Areas of Opportunity

Finally, the last part of your wellness blog is looking for areas of opportunity. What could you have done to make this better? What do you want to try next time to see if you sleep more, eat healthier, or workout with more motivation? The point of this is to figure out how you can improve.

Your areas of opportunity can be written at the bottom of the 4 sections listed above. You can list them at the end of the day when recording your wellness habits, or as the ideas come to mind in real time. There’s always room to improve, and coming up with little ideas yourself in the moment is a great way to do that!

That’s it. Now it’s time to DO your plan. Just make sure to take notes while you’re doing it, to practice:

  1. Holding yourself accountable.
  2. Evaluating your adherence to your plan.
  3. Figuring out if your plan is appropriate for you, and if not, to make appropriate changes.
  4. Learning how you can improve yourself through objective self-analysis.
  5. Discovering areas of opportunity.

And now, onto your assignment!


Set up your tracking method, and track your wellness plan.

As with every other assignment so far, silence your phone, minimize your distractions, and get out a blank piece of paper or a fresh sheet on your notebook to work with.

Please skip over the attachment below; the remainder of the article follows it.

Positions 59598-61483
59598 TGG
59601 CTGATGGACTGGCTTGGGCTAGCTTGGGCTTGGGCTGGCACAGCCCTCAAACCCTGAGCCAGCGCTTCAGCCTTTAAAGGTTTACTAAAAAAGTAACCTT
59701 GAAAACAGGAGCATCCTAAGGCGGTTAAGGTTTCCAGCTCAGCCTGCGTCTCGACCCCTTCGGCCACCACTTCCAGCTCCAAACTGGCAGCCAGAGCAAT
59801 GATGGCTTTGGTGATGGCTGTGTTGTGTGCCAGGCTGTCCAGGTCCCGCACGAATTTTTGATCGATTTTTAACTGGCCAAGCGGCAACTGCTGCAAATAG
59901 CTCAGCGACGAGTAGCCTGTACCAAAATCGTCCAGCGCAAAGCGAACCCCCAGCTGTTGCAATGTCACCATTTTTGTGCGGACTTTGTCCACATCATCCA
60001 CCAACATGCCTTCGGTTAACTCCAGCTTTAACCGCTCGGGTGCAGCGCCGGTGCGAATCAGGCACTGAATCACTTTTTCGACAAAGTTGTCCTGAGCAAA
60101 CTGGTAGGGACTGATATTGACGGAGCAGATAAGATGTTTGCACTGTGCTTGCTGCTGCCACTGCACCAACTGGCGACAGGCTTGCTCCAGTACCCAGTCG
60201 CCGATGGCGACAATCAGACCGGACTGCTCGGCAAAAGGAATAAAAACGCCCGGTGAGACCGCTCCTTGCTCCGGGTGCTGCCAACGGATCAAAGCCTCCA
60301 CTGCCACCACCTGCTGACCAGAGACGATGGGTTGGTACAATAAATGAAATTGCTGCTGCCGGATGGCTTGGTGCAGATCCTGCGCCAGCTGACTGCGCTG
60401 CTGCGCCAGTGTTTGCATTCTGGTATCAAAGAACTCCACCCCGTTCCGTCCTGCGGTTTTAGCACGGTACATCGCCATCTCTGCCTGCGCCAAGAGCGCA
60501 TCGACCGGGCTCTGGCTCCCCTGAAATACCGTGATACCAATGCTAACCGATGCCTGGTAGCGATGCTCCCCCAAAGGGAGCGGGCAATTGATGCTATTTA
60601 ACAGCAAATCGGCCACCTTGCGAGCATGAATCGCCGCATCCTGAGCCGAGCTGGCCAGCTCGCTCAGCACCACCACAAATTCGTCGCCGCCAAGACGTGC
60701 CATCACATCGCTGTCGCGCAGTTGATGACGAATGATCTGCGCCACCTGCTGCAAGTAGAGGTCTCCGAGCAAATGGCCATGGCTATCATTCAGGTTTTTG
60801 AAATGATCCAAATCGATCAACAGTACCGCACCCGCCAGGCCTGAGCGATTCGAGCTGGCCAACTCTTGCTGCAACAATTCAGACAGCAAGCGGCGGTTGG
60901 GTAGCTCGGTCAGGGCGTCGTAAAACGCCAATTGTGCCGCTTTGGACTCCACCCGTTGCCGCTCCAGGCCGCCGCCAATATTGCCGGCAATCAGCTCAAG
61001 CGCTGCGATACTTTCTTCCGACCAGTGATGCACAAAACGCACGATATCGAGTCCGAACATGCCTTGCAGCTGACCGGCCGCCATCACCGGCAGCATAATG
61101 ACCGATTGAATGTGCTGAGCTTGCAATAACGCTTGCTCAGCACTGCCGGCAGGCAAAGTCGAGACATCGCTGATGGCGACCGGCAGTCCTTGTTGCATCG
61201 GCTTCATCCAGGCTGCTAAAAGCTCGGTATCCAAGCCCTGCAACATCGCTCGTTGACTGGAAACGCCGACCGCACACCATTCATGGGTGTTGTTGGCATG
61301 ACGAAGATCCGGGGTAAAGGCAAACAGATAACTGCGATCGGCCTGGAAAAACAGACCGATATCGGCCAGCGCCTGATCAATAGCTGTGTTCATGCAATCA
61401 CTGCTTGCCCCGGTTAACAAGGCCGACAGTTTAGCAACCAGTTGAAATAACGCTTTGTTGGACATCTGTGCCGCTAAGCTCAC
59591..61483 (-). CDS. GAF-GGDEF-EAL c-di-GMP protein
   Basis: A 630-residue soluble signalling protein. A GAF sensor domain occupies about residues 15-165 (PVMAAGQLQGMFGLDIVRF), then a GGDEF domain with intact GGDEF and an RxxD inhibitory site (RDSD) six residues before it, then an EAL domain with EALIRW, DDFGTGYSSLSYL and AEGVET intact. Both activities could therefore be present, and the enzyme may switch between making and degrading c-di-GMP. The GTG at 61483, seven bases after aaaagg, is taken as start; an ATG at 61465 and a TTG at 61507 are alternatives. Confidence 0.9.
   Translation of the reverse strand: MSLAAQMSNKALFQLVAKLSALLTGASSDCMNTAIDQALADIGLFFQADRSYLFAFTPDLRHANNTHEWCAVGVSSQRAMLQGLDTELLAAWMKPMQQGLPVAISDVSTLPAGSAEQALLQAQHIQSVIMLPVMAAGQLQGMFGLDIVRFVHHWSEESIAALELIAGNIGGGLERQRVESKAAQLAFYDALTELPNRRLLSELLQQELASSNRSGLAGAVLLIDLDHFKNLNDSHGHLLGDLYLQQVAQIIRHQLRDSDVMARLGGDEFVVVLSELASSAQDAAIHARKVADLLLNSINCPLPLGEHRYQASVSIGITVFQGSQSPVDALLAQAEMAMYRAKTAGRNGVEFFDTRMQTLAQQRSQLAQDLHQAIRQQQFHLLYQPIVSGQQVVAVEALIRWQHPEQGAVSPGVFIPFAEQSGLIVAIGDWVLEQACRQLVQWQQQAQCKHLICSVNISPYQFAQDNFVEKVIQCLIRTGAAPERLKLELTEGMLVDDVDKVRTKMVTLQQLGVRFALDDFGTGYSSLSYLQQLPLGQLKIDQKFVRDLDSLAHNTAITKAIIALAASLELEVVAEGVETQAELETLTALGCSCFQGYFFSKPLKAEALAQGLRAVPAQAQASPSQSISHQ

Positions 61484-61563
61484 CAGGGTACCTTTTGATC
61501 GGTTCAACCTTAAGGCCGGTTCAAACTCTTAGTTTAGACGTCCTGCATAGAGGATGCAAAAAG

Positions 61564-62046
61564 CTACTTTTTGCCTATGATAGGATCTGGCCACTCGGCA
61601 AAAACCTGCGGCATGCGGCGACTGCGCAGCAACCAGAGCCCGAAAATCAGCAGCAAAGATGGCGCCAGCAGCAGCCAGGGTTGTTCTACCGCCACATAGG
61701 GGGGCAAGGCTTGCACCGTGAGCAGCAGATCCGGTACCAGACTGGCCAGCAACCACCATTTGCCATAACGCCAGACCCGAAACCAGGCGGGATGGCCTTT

This should be HANDwritten. Not typed. It won’t stick with you as much if you type it. Get a notebook for the sole purpose of tracking your wellness plan, and write Wellness Log #1 right across the front of it in large, bold font.

Part 1: Create your wellness blog weekly template.

Create a template you can easily use for 1-week periods of time. Use your wellness log notebook.

You should include the following for each of the sections discussed above (exercise, diet, sleep, stress management):

  • The plan. (What do you intend to do?)
  • The reality. (What do you actually end up doing?)
  • Areas of opportunity. (How could you have done better?)

The level of detail is totally up to you, but as we talked about in the lesson, the more detailed you can be, the better.

Part 2: Write out your wellness activities over the next 7 days.

This part’s easy – you just have to make the time for it. Make sure you write out what all happened by the end of the day. You can do it periodically throughout the day, before you eat your dinner, or immediately before bed. Just make sure to write everything from your wellness plan down before the day ends.

Do NOT put it off until the next day. Your memory becomes fuzzy if you wait until the day after, and it’s hard to remember what you felt in the moment. Not to mention, waiting until the next day changes wellness logging into something stressful, instead of stress-relieving – you don’t want to have to remember everything from the previous day on top of what you have today, too!

So do yourself a favor and don’t wait – write it down ASAP!

Note from Dean: Every now and then, you’ll have a day where you just say f*** it. It’s okay if this happens every now and then, but you absolutely cannot miss 2 days in a row. If you’d like to, give yourself one day per week when you don’t track your wellness habits in your wellness log.

That’s it for Week 5. Next week, we’ll go over the results of your wellness plan according to your wellness log, and make the necessary changes to improve its effectiveness. Good luck with this week!